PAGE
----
In our first article on the genetics of Ball Python morphology, we described dominant, co-dominant and recessive genetic types and how they combine to affect traits like color and pattern. All of the genetic mechanisms we’ve discussed to this point have been simple, meaning they deal with a single gene that’s either there or it’s not. An additional method of inheriting characteristics is through a complex genetic condition known as familial. In common terminology, this would be known as selective breeding. Depending on the Ball Python’s particular region of origin in Africa, various colors and patterns (traits) are exhibited. Selective breeding focuses on particular traits. By choosing the individuals that best represent the traits we’re trying to enhance, and breeding them to each other, we can intensify those desirable traits.

In 2007, we embarked on a project to produce our own Ball Python morph by breeding two Ringers together. A Ringer is a genetic mutation of a normal Ball Python. It differs from a normal in that it has a white ring around it’s tail, and the white ring is connected across the belly by orange scales. We wanted to develop a Ball Python with stronger banding, a cleaner pattern and brighter colors, and thought the Ringer might produce the results we were looking for. Over many generations of breeding, we have created our own morph with strong banding, reduced pattern and distinct coloration, called a Vesper Banded, and recognized by World of Ball Pythons as it’s own unique morph. We have since bred our Vesper Banded to several co-dominant morphs with beautiful results. Because banding is a familial genetic type, all of the offspring exhibit strong banding, reduced pattern and more distinctive coloring than their parents.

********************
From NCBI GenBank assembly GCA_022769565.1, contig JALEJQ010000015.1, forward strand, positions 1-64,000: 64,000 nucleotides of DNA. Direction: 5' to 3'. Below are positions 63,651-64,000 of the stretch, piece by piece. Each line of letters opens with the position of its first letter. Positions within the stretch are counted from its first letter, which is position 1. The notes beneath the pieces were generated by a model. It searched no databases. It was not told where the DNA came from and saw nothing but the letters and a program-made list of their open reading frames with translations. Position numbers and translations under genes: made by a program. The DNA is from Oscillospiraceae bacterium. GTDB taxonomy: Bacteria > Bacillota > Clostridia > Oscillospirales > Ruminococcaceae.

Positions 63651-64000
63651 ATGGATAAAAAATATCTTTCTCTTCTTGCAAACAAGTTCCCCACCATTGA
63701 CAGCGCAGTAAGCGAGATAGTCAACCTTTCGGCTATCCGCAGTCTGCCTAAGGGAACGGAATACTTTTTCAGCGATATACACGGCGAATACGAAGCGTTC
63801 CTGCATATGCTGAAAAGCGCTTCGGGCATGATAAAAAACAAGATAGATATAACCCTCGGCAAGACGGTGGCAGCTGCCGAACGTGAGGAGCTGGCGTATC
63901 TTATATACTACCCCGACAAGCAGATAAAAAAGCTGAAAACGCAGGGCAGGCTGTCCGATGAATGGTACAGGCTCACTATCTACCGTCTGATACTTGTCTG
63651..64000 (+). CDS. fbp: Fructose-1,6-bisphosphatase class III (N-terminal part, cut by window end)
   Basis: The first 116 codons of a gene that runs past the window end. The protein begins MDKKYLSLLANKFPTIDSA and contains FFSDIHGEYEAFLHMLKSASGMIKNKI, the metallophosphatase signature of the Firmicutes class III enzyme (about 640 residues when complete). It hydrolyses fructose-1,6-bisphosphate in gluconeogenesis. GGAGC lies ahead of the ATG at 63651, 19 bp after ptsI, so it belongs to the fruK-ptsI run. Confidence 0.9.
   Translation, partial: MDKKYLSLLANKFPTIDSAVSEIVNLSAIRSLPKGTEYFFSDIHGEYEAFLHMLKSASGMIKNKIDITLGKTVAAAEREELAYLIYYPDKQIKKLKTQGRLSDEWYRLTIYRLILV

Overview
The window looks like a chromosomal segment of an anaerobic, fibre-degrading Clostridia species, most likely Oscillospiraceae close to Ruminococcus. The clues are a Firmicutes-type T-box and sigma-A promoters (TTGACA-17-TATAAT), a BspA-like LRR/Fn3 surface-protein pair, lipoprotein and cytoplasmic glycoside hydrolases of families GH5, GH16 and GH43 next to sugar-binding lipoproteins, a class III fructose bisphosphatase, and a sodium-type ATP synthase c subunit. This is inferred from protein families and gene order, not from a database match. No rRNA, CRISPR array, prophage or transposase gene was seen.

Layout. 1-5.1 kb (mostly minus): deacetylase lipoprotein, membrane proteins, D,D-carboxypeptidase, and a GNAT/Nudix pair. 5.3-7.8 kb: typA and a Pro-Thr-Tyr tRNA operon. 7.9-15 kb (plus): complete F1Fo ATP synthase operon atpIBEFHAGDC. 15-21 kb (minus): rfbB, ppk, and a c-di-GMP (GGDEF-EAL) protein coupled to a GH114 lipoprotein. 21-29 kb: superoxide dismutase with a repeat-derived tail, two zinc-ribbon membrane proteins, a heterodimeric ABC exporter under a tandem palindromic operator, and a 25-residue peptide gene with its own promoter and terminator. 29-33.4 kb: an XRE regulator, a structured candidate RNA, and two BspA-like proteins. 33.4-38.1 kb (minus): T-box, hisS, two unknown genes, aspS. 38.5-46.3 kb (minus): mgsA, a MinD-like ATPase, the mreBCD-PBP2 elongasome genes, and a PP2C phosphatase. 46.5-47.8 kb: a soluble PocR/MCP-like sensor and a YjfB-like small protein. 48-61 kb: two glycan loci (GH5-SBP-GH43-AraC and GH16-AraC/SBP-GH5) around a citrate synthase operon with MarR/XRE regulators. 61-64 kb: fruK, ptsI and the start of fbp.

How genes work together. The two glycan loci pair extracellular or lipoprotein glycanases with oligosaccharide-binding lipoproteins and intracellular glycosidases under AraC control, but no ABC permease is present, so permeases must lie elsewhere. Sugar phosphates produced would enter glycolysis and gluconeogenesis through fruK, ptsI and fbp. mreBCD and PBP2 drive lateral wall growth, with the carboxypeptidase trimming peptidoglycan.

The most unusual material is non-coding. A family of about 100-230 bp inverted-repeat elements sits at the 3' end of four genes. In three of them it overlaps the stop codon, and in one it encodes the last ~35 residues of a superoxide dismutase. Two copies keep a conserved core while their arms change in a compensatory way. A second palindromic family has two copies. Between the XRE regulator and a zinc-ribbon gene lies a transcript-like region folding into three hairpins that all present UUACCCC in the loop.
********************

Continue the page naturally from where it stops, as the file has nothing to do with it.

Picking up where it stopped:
One of the earliest goals in breeding Ball Python morphs, in fact the “Holy Grail” of breeding at one time, was to create a white snake with blue eyes. Scientifically, this is known as a Leucistic. A Leucistic was first produced in captivity in 2002. After this initial success, many breeders attempted to create their own Leucistics by breeding two of the same co-dominant morph together. They were able to produce a variety of basically white snakes with either blue or black eyes and slight variations in color and pattern. A couple of examples of these combinations are: Fire x Fire to make a Super Fire; Mojave x Mojave to make a Blue Eyed Leucistic.

There are many other amazing morphs and combinations of morphs. Among our personal favorites is the co-dominant Coral Glow Ball Python; the recessive Piebald; and the co-dominant double morph Purple Passion (Phantom/Mojave), and the Blue and Black Eyed Lucy’s.